"We've established long-term relationships with many suppliers."
Have you ever had problems with their reliability or the quality of their work?
Yes, unfortunately we had a quality issue with a jeans supplier in 2012. As a result, we had to invest more time on our end to achieve the quality level people are used to and expect from a brand like Kuyichi. Today, we are on the right track again with all our suppliers. However, we have to learn from the mistakes of the past; it’s a journey, a step-by-step process to offer the best, most sustainable product. We strive to solve problems in a creative way in cooperation with our suppliers.
Is there a part of the jeans production process that is impossible or almost impossible to do ecologically?
Compared to conventional cotton, organic cotton has a much lower carbon footprint and an enormously reduced grey water footprint (polluted water). However, organic cotton production still requires huge amounts of water. Also, the wet processing of jeans (pre-treatment, dyeing, printing and finishing) involves certain chemicals and requires a lot of water and energy.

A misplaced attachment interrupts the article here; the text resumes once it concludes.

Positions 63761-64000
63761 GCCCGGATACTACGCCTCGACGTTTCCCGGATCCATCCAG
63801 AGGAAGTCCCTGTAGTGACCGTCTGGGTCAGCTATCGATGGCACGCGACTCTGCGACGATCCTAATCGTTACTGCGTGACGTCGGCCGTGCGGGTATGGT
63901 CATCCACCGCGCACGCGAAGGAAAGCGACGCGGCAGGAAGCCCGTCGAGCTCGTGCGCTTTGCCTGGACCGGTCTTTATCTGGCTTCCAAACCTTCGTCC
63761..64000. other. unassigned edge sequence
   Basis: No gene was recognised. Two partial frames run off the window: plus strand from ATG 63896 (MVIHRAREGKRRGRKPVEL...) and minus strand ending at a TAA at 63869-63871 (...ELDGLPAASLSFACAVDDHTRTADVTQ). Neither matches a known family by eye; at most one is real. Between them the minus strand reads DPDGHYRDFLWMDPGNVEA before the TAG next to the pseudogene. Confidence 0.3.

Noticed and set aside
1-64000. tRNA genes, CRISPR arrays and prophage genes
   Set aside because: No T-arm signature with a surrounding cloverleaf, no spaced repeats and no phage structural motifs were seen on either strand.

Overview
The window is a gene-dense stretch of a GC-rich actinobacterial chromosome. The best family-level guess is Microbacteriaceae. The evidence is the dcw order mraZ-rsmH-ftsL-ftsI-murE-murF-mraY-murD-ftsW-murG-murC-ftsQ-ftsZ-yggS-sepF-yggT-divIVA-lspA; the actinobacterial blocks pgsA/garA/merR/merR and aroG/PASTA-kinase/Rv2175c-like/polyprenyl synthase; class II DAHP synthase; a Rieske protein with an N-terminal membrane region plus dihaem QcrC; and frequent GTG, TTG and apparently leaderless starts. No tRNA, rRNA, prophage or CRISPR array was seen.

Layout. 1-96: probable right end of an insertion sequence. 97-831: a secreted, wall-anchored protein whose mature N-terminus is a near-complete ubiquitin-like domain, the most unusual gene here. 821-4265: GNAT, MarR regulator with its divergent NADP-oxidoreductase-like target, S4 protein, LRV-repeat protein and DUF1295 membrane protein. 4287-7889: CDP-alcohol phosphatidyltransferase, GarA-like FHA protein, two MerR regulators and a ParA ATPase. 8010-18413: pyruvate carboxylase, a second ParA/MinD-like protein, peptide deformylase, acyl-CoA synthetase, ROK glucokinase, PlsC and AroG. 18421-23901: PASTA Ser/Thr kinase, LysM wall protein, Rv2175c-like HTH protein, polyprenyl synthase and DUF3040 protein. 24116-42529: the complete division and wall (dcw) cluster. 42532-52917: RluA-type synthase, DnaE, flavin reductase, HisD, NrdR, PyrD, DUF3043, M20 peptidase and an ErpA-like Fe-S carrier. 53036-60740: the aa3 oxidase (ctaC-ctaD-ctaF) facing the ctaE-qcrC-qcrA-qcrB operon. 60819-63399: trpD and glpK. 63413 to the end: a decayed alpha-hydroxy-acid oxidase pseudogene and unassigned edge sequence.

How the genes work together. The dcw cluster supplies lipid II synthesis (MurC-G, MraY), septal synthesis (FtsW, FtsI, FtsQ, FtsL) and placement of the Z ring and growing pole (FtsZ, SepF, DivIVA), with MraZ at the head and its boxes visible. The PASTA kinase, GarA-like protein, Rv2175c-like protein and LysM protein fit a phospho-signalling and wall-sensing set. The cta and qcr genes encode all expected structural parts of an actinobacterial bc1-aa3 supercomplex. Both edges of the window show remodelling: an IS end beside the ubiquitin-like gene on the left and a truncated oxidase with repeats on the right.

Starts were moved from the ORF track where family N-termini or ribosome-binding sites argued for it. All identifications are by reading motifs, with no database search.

What is Kuyichi doing about it? Do you sell bleached jeans, for example?
Luckily sustainable alternatives are being developed, and Kuyichi is constantly working step-by-step towards a sustainable way to add treatments like denim shading, abrasion and 3D-effects to its jeans. We do not ever use sandblasting or abrasive blasting as a finishing process for our jeans. Still numerous steps have to be taken, and we try to keep improving constantly.
Your jeans aren’t more expensive than those of the large clothing companies. How can you sell at these prices?
By keeping our profit margins low, and by opting for creative, low-cost marketing solutions instead of expensive advertising.
Turkey: manufacturing denim fabrics